Monitoring the net current present in the aperture plate provides a measure of changes in beam divergence, alerting an operator to the need for corrective action such as, for example, grid maintenance or adjustment. This monitor can also serve to facilitate adjustment for optimal aperturing under differing parameters of ion beam operation.
Other objects features and advantages of the invention will become apparent to those skilled in the art through the description of the preferred embodiment, claims and drawings herein, wherein like figures in the several views indicate like elements.
To illustrate this invention, a preferred embodiment will be described herein with reference to the accompanying drawings.
FIG. 1 shows schematically an apparatus for ion beam sputtering as used in the prior art.
FIG. 2 shows schematically an ion beam sputtering apparatus including a monitor apparatus connected to a segmented aperture plate.
FIG. 3 shows an embodiment of the present invention wherein the aperture plate is segmented into a plurality of electrically isolated sections.
Now referring to FIG. 2, apparatus for monitoring ion beams with an electrically isolated aperture is shown. The apparatus 100 comprises a plasma or ion source 10, electrified grids 12, 14, a mounting plate 22, mounting elements 50, segmented aperture plate 20A, and an operational amplifier 60 having associated feedback element 62 and adjustment element 64. The segmented aperture plate 20A is advantageously mounted so as to be electrically isolated. In one example, the segmented aperture plate 20A may be mounted to the mounting plate 22 by means of mounting elements 50 where the mounting elements 50 comprise a material which is not electrically conductive. Each mounting element 50 may advantageously be made of any well known insulator capable of supporting the mounting plate. In one example, the insulators may be comprised of ceramic posts or similar materials. Of course, other mounting apparatus may be used.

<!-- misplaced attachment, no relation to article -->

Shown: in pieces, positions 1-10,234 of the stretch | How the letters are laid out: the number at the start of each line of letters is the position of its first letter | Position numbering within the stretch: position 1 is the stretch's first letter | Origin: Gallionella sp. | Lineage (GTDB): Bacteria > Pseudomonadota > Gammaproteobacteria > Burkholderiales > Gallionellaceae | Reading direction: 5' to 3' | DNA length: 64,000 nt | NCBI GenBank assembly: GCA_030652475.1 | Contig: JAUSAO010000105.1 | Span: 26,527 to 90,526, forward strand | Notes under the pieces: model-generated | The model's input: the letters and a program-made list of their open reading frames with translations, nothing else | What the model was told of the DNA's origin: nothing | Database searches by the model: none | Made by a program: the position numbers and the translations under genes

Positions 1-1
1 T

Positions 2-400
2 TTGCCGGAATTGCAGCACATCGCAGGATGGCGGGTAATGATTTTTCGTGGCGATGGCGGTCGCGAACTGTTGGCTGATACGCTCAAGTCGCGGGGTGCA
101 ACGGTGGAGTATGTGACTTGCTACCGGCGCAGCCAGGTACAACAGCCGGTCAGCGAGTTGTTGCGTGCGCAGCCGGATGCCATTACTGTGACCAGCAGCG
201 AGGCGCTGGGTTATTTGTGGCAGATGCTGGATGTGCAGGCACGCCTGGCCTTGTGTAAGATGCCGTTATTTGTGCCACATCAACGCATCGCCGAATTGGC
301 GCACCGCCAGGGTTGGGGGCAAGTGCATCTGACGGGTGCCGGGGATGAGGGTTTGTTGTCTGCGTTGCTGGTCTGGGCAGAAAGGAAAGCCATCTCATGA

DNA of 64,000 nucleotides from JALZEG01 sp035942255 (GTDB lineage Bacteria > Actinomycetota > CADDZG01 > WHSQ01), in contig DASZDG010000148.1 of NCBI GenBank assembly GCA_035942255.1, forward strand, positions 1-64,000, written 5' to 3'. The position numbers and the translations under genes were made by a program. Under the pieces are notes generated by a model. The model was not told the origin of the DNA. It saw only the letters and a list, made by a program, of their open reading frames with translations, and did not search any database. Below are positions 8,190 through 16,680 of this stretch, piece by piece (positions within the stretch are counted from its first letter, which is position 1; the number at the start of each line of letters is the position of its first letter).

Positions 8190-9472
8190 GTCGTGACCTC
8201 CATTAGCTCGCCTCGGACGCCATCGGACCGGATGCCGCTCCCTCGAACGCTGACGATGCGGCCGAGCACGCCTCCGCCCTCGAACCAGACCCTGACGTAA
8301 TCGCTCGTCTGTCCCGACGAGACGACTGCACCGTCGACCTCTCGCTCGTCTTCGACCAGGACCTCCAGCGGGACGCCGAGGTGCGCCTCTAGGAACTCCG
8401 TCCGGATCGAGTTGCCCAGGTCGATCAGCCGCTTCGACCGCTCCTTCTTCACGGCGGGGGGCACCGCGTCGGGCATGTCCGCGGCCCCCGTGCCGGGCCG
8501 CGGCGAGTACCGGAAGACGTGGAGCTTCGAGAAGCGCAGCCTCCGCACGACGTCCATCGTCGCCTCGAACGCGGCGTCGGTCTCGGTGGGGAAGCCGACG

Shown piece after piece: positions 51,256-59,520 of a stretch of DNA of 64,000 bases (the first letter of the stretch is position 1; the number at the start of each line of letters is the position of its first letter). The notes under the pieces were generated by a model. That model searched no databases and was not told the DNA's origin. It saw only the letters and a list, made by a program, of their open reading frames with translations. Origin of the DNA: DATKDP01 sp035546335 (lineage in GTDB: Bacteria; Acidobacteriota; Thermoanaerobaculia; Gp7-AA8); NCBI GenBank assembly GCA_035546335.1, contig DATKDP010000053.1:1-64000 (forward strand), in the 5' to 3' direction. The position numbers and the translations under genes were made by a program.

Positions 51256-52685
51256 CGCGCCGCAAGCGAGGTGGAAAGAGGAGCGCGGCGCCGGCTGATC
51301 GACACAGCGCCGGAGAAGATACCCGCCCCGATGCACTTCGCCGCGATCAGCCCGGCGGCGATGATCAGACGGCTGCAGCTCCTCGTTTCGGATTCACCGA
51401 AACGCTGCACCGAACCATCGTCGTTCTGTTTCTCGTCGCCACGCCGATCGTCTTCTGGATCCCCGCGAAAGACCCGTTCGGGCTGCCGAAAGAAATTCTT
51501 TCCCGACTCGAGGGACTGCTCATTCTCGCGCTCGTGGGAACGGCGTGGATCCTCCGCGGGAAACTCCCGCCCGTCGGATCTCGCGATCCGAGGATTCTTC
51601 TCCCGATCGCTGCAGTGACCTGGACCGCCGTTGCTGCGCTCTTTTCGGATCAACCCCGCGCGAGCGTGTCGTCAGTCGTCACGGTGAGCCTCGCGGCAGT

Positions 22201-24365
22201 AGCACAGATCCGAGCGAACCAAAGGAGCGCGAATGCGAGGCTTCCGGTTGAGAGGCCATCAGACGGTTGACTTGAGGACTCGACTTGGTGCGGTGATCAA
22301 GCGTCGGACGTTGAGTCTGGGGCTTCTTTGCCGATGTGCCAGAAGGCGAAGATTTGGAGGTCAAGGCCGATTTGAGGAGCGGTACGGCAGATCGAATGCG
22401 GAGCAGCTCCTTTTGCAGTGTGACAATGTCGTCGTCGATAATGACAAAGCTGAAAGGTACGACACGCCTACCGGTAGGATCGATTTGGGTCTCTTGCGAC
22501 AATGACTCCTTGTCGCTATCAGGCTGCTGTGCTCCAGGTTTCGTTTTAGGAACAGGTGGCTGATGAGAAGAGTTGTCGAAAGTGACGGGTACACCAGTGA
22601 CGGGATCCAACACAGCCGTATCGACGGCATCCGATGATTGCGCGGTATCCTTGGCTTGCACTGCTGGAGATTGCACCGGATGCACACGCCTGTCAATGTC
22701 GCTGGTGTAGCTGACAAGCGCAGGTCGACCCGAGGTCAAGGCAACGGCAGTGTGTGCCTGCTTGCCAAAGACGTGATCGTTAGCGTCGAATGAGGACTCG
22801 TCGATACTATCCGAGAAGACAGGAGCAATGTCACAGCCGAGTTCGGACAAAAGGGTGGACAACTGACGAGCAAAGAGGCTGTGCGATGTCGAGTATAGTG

A conductor 70 may be electrically connected to the segmented aperture plate 20A. Wire 70 is routed out of the deposition chamber to the monitoring apparatus. In one example, the wire 70 may be routed through the mounting plate 22 through insulator feedthrough 54. The insulator feedthrough 54 may be any suitable insulator capable of isolating the wire 70 from the mounting plate 22. The wire 70 is fed into a monitoring device as, for example, a conventional ammeter, or the operational amplifier 60 as shown. In the illustrated example, the operational amplifier 60 may be arranged in a conventional feedback circuit having feedback element 62 and reference element 64, which is adjustable.
By monitoring a voltage V at the output, which is proportional to the current drawn by a monitored portion of the segmented aperture plate, an operator may observe any changes in the current drawn by the segmented aperture plate 20A. This aperture plate current is indicative of ion beam collimation. In response to any such changes, the operator may make such adjustments as are required to improve beam performance. For example, the operator may increase the aperture opening or decrease the aperture opening, as the case may be, depending upon the application and the desired results. In another case, the grids 12, 14 may be replaced or cleaned. In operation, the voltage V may be connected to a visual display for ease in monitoring the current to the segmented aperture plate. Of course, other suitable current measurement devices such as conventional ammeters may be employed to monitor the aperture plate current.